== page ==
Have you ever had the experience of getting your collage papers laid out just the way you want, and then when you have to lift them to apply the glue, you just can’t seem to get them to go back the same way? I hate it when that happens! Casting about for a solution, I came across Jonathan Talbot’s collage method. I highly recommend buying his collage book: Jonathan is a tremendously talented and generous man, and he has packed this small instructional manual with years worth of his own experience.
I have borrowed from Jonathan’s method to create this encased collage. It’s also a very handy method to have in your repertoire when you want to deal with delicate, old, or crumbly papers. It seems at first like you are spending forever on the prep work. Well, it takes about the same amount of time as a traditional collage, except that the major time is spent on the front end instead of in the adhering process. Try this method and see if you like it! You may never go back to traditional collaging again!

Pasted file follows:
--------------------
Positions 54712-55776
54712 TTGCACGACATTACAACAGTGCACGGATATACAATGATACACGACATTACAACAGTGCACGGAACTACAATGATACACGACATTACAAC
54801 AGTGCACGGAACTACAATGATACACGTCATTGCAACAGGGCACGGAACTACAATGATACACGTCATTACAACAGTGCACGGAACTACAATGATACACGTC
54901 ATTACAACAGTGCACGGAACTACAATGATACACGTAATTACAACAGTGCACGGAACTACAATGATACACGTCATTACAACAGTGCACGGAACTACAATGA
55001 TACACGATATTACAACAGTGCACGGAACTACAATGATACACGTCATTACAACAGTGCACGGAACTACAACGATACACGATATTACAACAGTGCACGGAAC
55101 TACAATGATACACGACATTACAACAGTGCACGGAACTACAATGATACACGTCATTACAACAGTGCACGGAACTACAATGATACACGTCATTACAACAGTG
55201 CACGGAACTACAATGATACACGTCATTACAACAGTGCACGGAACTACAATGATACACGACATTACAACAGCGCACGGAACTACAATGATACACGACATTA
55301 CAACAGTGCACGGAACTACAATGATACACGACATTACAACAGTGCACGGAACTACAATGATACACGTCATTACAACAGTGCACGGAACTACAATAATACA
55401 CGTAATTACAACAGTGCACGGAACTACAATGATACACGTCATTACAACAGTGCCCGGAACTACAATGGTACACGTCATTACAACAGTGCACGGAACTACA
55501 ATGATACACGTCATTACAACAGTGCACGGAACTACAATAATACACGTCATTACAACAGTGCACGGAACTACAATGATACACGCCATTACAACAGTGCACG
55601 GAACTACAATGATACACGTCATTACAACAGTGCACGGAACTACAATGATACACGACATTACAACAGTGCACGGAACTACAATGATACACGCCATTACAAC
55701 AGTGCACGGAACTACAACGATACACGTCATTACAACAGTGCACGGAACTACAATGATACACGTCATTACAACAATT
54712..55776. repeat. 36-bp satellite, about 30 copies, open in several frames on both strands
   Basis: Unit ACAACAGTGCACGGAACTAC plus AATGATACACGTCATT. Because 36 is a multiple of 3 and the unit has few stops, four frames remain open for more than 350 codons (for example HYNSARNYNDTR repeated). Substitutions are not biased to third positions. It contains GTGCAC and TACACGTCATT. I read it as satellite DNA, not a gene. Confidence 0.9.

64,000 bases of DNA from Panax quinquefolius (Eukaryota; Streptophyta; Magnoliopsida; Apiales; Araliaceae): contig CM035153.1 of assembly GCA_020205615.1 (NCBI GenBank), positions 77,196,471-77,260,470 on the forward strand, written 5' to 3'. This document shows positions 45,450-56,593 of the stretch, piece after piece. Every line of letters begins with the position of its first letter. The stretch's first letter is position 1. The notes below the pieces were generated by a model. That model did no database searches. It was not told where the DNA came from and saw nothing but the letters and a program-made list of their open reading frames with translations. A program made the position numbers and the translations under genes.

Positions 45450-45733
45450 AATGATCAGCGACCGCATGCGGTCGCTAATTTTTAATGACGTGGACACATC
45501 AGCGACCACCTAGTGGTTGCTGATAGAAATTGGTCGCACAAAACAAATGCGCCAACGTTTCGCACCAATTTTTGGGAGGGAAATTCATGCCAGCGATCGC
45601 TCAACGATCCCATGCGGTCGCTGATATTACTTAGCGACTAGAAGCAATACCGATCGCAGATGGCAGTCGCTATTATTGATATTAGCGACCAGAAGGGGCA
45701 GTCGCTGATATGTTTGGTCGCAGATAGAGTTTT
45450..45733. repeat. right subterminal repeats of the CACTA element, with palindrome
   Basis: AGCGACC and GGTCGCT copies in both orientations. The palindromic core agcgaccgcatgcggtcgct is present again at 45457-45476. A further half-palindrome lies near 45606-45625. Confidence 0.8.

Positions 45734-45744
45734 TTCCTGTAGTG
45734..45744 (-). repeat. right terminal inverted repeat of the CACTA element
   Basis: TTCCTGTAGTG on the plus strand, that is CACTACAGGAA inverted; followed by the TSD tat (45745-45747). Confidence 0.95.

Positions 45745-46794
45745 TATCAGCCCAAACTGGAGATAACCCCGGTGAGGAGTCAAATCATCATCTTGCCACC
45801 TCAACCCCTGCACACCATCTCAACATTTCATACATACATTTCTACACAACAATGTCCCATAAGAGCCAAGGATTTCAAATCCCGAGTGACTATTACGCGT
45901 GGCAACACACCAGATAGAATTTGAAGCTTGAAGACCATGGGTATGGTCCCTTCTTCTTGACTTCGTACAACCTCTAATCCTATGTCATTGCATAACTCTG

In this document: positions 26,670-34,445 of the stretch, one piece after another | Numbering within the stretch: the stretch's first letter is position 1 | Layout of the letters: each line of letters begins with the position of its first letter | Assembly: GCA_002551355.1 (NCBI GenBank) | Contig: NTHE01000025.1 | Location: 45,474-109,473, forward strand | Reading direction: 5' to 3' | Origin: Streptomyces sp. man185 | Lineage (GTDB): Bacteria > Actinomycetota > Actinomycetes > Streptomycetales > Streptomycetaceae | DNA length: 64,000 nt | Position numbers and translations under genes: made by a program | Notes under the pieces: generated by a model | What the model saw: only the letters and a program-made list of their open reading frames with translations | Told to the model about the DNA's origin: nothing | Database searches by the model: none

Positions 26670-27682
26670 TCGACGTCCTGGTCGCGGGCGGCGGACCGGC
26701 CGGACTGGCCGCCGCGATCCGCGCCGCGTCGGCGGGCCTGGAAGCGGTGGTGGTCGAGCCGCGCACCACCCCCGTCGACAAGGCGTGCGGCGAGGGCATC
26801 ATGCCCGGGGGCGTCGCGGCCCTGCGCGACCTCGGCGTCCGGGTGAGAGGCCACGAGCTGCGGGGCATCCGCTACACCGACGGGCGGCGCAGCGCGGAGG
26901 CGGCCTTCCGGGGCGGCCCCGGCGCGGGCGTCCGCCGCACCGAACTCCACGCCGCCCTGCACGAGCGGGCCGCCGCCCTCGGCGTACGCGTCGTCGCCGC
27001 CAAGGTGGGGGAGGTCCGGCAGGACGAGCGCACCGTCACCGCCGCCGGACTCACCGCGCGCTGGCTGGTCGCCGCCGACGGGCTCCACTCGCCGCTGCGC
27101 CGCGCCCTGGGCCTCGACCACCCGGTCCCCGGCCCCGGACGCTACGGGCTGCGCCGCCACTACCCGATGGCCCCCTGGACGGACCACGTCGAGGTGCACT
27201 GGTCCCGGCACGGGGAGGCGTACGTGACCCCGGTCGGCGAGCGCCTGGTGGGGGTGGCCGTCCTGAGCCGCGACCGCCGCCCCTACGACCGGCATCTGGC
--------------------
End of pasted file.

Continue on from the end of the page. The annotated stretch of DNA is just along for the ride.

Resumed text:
1. Use thin polymer medium to coat the substrate and each of your papers on both sides. Don’t worry about curling…the papers will flatten out when you coat the second side. I used heavy watercolor paper as a substrate.
2. Arrange. Here’s the good part: they stick to each other and to the substrate, but can be carefully peeled up and rearranged as many times as you wish.
3. Iron, using parchment paper. Here’s the next good part: you don’t have to lift and glue pieces in place, guaranteeing that once you’ve got them placed, they’ll stay there!
4. Even now, if you’re not 100% happy with your arrangement, you can iron and peel while the piece is still warm.
5. Add color glazes if desired.
6. Cover the entire piece with matte medium to seal all the pieces in.
I used this background collage to create this finished piece, Dreaming of June.
Copyright 2007 Cyndi Lavin. Not to be reprinted, resold, or redistributed for profit. May be printed out for personal use or distributed electronically provided that entire file, including this notice, remains intact.
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